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| Home | Reading Room A Christmas Carol


by Charles Dickens

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Stave 5:

The End of It

Yes! and the bedpost was his own. The bed was his own,

the room was his own. Best and happiest of all, the Time

before him was his own, to make amends in!

`I will live in the Past, the Present, and the Future.'

Scrooge repeated, as he scrambled out of bed. `The Spirits

of all Three shall strive within me. Oh Jacob Marley.

Heaven, and the Christmas Time be praised for this. I say

it on my knees, old Jacob, on my knees.'

He was so fluttered and so glowing with his good intentions,

that his broken voice would scarcely answer to his

call. He had been sobbing violently in his conflict with the

Spirit, and his face was wet with tears.

`They are not torn down.' cried Scrooge, folding one of

his bed-curtains in his arms,' they are not torn down, rings

and all. They are here -- I am here -- the shadows of the

things that would have been, may be dispelled. They will

be. I know they will.'

His hands were busy with his garments all this time;

turning them inside out, putting them on upside down,

tearing them, mislaying them, making them parties to every

kind of extravagance.

`I don't know what to do.' cried Scrooge, laughing and

crying in the same breath; and making a perfect Laocoon of

himself with his stockings. `I am as light as a feather, I

am as happy as an angel, I am as merry as a schoolboy. I

am as giddy as a drunken man. A merry Christmas to

everybody. A happy New Year to all the world. Hallo

here. Whoop. Hallo.'

He had frisked into the sitting-room, and was now standing

there: perfectly winded.

`There's the saucepan that the gruel was in.' cried

Scrooge, starting off again, and going round the fireplace.

`There's the door, by which the Ghost of Jacob Marley

entered. There's the corner where the Ghost of Christmas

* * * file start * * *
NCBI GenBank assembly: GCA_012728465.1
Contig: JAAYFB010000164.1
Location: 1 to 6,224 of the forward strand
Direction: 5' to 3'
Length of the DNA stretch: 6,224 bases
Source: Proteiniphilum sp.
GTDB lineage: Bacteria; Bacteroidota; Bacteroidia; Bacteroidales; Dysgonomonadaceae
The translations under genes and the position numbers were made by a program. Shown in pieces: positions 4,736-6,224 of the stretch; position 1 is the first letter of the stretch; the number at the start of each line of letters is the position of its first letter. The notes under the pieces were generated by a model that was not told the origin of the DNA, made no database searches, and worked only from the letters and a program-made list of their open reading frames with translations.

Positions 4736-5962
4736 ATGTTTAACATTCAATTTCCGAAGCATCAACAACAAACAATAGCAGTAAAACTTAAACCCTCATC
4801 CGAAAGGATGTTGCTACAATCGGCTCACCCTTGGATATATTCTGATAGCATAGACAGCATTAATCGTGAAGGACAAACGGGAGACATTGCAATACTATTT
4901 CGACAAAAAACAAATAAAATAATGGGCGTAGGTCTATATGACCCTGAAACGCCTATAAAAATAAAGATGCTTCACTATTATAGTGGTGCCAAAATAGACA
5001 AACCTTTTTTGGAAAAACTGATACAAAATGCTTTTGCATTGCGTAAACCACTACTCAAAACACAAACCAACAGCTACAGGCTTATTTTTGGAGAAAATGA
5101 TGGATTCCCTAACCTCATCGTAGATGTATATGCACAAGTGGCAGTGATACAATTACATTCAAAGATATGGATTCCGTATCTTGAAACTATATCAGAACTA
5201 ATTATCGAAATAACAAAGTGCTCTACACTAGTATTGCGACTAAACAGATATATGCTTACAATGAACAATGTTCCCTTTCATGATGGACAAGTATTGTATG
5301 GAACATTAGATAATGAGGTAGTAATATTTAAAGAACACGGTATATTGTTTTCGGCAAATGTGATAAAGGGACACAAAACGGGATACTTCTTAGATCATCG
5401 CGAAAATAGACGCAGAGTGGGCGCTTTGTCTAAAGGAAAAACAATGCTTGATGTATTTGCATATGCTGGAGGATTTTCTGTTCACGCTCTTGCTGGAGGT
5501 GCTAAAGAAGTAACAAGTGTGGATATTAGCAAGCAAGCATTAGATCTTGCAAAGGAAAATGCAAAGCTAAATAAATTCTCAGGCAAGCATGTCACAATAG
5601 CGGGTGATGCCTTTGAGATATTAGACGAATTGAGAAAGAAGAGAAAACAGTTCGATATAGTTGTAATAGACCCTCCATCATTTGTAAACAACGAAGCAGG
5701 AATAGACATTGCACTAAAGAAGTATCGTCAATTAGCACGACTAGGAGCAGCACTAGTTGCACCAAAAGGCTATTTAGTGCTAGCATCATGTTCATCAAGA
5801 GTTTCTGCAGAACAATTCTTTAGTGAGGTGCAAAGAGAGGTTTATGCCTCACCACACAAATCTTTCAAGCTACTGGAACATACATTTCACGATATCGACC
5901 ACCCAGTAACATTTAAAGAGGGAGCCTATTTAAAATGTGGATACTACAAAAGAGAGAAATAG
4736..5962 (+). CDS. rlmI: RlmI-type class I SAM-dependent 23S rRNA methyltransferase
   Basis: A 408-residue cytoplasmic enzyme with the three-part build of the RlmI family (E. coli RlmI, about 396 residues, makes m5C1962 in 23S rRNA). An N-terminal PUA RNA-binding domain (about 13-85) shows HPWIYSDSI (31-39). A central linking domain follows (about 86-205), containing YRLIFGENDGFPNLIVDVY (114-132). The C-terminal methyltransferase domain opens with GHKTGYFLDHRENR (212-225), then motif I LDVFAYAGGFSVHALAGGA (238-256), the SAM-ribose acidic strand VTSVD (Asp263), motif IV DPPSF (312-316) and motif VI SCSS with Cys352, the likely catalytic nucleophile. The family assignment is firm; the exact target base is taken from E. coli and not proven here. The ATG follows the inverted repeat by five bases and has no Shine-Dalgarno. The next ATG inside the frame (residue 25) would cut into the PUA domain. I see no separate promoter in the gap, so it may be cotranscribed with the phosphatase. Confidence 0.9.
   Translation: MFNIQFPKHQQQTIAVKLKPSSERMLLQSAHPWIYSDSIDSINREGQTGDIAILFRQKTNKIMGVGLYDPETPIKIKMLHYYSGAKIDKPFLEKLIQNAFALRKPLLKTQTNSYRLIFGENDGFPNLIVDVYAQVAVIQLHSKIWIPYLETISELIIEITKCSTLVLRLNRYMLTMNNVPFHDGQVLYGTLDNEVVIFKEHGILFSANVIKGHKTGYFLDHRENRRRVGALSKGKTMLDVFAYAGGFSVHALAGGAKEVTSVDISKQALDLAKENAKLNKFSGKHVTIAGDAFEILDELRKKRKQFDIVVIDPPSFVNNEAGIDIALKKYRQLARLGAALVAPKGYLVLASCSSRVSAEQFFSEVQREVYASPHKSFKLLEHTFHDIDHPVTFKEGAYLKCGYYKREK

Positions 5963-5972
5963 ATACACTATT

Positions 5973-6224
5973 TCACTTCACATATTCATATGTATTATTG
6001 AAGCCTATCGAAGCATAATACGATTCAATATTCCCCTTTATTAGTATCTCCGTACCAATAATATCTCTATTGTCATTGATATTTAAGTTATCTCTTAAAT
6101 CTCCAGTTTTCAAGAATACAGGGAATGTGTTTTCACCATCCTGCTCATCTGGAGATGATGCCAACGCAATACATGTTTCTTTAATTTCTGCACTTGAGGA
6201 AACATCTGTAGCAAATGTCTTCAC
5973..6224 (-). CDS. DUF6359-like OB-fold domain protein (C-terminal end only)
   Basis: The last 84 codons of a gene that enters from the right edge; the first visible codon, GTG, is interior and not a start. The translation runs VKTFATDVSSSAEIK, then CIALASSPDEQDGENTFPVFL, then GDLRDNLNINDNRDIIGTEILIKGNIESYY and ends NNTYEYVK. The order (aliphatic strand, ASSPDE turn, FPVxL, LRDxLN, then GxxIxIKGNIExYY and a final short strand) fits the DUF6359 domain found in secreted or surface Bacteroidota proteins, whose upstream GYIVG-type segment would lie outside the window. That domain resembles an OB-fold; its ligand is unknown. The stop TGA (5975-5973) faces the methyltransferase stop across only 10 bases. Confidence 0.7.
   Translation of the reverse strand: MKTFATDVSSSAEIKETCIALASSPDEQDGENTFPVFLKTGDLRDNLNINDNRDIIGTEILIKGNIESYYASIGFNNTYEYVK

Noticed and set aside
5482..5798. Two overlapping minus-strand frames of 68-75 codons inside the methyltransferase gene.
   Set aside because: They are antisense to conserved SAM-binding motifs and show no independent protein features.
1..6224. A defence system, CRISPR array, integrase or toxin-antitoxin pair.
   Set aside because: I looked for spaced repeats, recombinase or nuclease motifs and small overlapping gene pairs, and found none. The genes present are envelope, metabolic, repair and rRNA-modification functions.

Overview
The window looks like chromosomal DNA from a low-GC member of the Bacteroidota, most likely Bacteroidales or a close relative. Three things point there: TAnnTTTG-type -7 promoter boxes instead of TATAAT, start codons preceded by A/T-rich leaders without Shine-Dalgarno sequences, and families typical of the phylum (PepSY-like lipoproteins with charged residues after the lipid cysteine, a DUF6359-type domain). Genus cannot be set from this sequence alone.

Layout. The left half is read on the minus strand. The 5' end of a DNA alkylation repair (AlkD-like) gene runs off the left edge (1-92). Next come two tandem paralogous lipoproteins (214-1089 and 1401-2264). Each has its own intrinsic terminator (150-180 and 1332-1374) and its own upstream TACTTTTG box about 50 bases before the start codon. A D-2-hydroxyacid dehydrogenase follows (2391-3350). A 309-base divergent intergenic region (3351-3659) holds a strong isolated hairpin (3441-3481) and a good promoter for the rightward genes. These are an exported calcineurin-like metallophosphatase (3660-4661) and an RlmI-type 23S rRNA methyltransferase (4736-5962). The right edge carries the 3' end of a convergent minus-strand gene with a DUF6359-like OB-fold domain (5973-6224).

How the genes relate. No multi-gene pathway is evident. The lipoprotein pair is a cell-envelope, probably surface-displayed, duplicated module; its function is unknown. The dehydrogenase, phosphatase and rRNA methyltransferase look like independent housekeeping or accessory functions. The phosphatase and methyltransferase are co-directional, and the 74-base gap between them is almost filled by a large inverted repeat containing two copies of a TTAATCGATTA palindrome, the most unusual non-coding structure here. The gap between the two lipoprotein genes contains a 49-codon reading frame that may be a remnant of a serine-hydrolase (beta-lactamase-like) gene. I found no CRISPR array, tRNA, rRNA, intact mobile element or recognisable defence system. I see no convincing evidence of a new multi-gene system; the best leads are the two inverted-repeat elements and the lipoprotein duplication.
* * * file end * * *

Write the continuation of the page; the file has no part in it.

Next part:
Present, sat. There's the window where I saw the wandering

Spirits. It's all right, it's all true, it all happened.

Ha ha ha.'

Really, for a man who had been out of practice for so

many years, it was a splendid laugh, a most illustrious laugh.

The father of a long, long line of brilliant laughs.

`I don't know what day of the month it is.' said

Scrooge. `I don't know how long I've been among the

Spirits. I don't know anything. I'm quite a baby. Never

mind. I don't care. I'd rather be a baby. Hallo. Whoop.

Hallo here.'

He was checked in his transports by the churches ringing

out the lustiest peals he had ever heard. Clash, clang,

hammer; ding, dong, bell. Bell, dong, ding; hammer, clang,

clash. Oh, glorious, glorious.

Running to the window, he opened it, and put out his

head. No fog, no mist; clear, bright, jovial, stirring, cold;

cold, piping for the blood to dance to; Golden sunlight;

Heavenly sky; sweet fresh air; merry bells. Oh, glorious.


`What's to-day.' cried Scrooge, calling downward to a

boy in Sunday clothes, who perhaps had loitered in to look

about him.

`Eh.' returned the boy, with all his might of wonder.

`What's to-day, my fine fellow.' said Scrooge.

`To-day.' replied the boy. `Why, Christmas Day.'

`It's Christmas Day.' said Scrooge to himself. `I

haven't missed it. The Spirits have done it all in one night.

They can do anything they like. Of course they can. Of

course they can. Hallo, my fine fellow.'

`Hallo.' returned the boy.

`Do you know the Poulterer's, in the next street but one,

at the corner.' Scrooge inquired.

`I should hope I did,' replied the lad.

`An intelligent boy.' said Scrooge. `A remarkable boy.

Do you know whether they've sold the prize Turkey that

was hanging up there -- Not the little prize Turkey: the

big one.'

`What, the one as big as me.' returned the boy.

`What a delightful boy.' said Scrooge. `It's a pleasure

to talk to him. Yes, my buck.'

`It's hanging there now,' replied the boy.

`Is it.' said Scrooge. `Go and buy it.'

`Walk-er.' exclaimed the boy.

`No, no,' said Scrooge, `I am in earnest. Go and buy

it, and tell them to bring it here, that I may give them the

direction where to take it. Come back with the man, and

I'll give you a shilling. Come back with him in less than

five minutes and I'll give you half-a-crown.'